The following segment was excerpted from this fund letter.
Currently, Massif Capital’s portfolio has roughly 11% allocated across two utilities, NYSE:AES and Polaris Renewable Energy (OTCPK:RAMPF). In the case of both equities, we have experienced disappointing 2023 market results, and in the case of AES, it is the long-book’s worst performer YTD, dragging down the overall portfolio by -2.09%. Polaris contributed a positive return of 0.21%. These two positions represent investments in similar assets but very different businesses, which explains much of the divergence in this year’s results.
The AES Corporation (AES)
In the case of AES, we have a heavily US-focused utility with significant exposure to regulated and unregulated markets and a significant commitment to building out renewable energy. The firm also has some exposure to electricity markets in South America and exposure to electricity storage markets in the form of its ownership stake in Fluence (FLNC). Despite being one of the larger US utilities, the firm has trailed the sector (as measured by the IXUTR Index) dramatically this year.
The IXUTR Index is down 5% while AES is currently down roughly 27%. In some regards, one might assert this significant relative underperformance is a negative catch-up to the rest of the industry, having outperformed the index last year by roughly 17%. The relative performance explanation is likely a reality but indicates more value-agnostic selling in the market than warranted. This explanation is supported, it would seem, when one breaks down the firm’s YTD performance in the context of a factor model, which indicates that factor exposure accounts for only 4% of the decline, with the rest explained by idiosyncratic companies’ factors.
From a portfolio management perspective, the questions thus become, “Are we holding a value trap and are there idiosyncratic reasons to justify this sell-off?” We think not.
At a very simple level, the value in AES versus the sector is clear. While the sector index traded at a P/E of 19.9x as of the end of the second quarter, roughly 21% above the industry quarterly average dating back to 6/2002, AES trades at a 28% discount to its quarter-end average P/E over the same period. Furthermore, when the stock peaked at approximately $29 in December 2022, it was trading at a P/E of 11x versus the index at 20x. Over the last 20 quarters, AES operating margins also outperformed the index’s operating margins by an average of 5.3% (and a median of 4.8%).
Digging deeper does not, in our minds, explain the relative underperformance in any more value-cognizant way. Admittedly, the global regulated and unregulated business of AES versus most traditional US peers carries with it political and currency risks. However, in our opinion, these are rather minor and offset by the non-recourse nature of the financial risks that occur at those entities. Furthermore, the firm’s 64-gigawatt project pipeline, of which 80% is US-based renewable and storage projects, which are all likely to benefit from tax-credit provisions of the Inflation Reduction Act (IRA), is one of the largest in the industry. We cannot explain the aggressive move to the downside via company-specific factors.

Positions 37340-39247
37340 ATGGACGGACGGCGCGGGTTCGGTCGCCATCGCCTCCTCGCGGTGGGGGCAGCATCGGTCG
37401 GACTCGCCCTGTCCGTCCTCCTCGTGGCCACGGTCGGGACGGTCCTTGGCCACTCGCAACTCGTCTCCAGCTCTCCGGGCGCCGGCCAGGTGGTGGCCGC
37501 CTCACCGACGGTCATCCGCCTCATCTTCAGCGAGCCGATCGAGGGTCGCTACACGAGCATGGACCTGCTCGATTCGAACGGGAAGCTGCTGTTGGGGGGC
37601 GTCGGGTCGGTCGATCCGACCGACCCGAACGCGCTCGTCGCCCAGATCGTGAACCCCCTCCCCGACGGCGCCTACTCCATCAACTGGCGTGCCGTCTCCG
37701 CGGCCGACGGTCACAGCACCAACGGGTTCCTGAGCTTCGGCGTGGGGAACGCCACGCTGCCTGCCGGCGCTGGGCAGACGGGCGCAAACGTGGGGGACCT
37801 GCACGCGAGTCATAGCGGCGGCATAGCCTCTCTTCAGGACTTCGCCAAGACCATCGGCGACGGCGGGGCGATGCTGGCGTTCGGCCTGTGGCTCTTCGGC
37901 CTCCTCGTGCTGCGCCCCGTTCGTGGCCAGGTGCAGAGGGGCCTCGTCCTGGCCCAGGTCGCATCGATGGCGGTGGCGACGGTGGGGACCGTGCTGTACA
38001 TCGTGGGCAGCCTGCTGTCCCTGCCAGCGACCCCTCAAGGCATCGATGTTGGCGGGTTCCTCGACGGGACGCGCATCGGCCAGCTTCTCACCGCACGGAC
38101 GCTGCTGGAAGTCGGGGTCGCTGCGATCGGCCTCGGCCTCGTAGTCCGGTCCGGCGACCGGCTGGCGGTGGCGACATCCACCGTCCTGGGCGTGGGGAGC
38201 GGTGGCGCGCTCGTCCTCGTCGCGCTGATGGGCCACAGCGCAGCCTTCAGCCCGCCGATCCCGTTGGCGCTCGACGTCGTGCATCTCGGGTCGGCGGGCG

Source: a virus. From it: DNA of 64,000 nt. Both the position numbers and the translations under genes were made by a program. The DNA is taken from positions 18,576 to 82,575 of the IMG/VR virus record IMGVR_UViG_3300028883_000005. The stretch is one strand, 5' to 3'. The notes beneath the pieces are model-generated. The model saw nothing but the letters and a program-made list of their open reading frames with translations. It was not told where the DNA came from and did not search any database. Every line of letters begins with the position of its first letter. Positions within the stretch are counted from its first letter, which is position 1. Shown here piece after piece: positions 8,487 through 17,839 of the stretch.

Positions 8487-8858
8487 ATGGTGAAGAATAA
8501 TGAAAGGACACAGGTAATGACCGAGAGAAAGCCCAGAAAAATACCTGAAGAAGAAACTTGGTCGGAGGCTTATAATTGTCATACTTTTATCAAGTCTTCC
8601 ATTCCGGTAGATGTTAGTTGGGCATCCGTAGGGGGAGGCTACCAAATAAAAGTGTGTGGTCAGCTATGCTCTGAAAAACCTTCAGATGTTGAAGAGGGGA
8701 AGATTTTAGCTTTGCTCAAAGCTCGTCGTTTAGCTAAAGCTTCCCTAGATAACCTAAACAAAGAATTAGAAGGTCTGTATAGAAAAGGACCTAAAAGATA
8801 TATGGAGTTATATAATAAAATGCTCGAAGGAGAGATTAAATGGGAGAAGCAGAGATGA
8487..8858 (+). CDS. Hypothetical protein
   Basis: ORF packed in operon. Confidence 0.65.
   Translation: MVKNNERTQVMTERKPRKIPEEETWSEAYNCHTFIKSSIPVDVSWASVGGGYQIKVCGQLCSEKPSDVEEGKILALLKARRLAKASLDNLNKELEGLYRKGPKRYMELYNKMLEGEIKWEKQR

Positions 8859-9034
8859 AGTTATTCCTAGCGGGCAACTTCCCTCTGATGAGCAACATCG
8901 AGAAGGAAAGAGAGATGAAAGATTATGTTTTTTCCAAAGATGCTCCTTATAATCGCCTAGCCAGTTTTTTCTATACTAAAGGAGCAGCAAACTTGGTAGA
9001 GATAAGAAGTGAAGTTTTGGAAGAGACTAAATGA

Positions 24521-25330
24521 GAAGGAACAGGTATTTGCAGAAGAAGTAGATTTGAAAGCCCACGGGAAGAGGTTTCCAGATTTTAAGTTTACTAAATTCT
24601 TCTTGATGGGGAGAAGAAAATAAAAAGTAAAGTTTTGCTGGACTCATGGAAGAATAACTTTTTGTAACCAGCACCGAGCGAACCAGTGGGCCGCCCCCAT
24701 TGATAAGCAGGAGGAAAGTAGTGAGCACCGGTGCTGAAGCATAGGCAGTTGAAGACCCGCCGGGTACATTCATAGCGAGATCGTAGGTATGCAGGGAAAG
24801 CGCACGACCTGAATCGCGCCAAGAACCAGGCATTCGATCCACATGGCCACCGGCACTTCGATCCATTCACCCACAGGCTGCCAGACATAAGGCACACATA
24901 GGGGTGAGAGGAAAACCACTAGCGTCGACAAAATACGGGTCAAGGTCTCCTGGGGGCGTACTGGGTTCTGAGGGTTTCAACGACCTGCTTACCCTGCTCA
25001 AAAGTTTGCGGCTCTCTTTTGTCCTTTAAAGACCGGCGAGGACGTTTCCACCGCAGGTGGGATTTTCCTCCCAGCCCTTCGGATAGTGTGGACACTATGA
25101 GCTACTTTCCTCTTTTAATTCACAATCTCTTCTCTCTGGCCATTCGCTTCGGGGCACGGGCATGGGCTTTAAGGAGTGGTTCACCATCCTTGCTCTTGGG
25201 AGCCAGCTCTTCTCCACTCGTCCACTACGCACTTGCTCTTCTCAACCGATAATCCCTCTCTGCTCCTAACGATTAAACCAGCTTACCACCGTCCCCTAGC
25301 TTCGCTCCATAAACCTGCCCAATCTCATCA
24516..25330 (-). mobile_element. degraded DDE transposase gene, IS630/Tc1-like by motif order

The firm hosted its 2023 investor day during the second quarter, and the critical takeaway across most sell-side research we reviewed appears to be the revision of EPS CAGR over the 2023 to 2027 period from 7%–9% to 6%–8%. Admittedly a downside revision, but it comes after the stock had already fallen 22%. There is no question the market is a forward-looking, discounting mechanism, so perhaps the fall represents the expectations of the market of that revision, subsequently confirmed. In our opinion, that seems to ascribe too much precision to the market’s rationality or lack thereof.
The stock price move to the downside seems overdone. Were it simply to trade in line with peers, on a P/E basis, it would be priced between $27 and $28 per share. We maintain our positive outlook and expect the firm to be worth $30 to $35 per share in the fullness of time.
|DISCLOSURES: Opinions expressed herein by Massif Capital, LLC (Massif Capital) are not an investment recommendation and are not meant to be relied upon in investment decisions. Massif Capital’s opinions expressed herein address only select aspects of potential investment in securities of the companies mentioned and cannot be a substitute for comprehensive investment analysis. Any analysis presented herein is limited in scope, based on an incomplete set of information, and has limitations to its accuracy. Massif Capital recommends that potential and existing investors conduct thorough investment research of their own, including a detailed review of the companies’ regulatory filings, public statements, and competitors. Consulting a qualified investment adviser may be prudent. The information upon which this material is based and was obtained from sources believed to be reliable but has not been independently verified. Therefore, Massif Capital cannot guarantee its accuracy. Any opinions or estimates constitute Massif Capital’s best judgment as of the date of publication and are subject to change without notice. Massif Capital explicitly disclaims any liability that may arise from the use of this material; reliance upon information in this publication is at the sole discretion of the reader. Furthermore, under no circumstances is this publication an offer to sell or a solicitation to buy securities or services discussed herein.
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